How Does Bluetooth Work?

Bluetooth transfers data between devices via short-range wireless technology operating on frequencies 2.4 to 2.485 gigahertz (GHz). In Bluetooth version 5 that distance can be up to 120 metres, but walls and other obstacles may reduce that distance.

Bluetooth devices automatically detect and connect to one another in pairs. There are 79 channels available for Bluetooth to use.  Each pair of devices pick a random channel and if that's taken they will try another. Therefore you could have up to 8 rooms adjacent to one another each with their own Bluetooth pairing, and they will not interfere with one another.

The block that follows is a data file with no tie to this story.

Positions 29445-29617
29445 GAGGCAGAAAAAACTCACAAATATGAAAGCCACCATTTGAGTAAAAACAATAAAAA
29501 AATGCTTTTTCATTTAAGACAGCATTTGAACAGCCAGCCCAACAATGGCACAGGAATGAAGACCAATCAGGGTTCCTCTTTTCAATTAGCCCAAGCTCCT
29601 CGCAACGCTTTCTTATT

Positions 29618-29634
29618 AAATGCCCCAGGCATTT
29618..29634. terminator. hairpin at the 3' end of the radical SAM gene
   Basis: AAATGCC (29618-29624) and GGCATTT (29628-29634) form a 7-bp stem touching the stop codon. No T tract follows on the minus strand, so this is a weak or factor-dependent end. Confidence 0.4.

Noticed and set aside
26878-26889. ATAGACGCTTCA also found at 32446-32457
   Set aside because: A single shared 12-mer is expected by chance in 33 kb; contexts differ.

In the world of PA Systems, Bluetooth is mainly used to send music from your phone, tablet or laptop wirelessly to a PA system.

Your device needs to be Bluetooth-enabled, and the PA system needs to have a Bluetooth receiver somewhere in the setup. It could be a feature of a CD player or wallplate linked to a mixer; within the mixer itself, or if you're not using a mixer it could be a feature of your speakers or portable PA system.

You can only link one Bluetooth device to a paired Bluetooth receiver at a time - if you think about it, you only want one person to be able to send their songs to the PA system, or a battle would ensue!

The Bluetooth section in the What PA? online shop lists all the Bluetooth-enabled equipment. If you'd like some help putting your PA system together or advice on the best system for your needs, please email us or fill in our simple enquiry form and we'll be happy to help.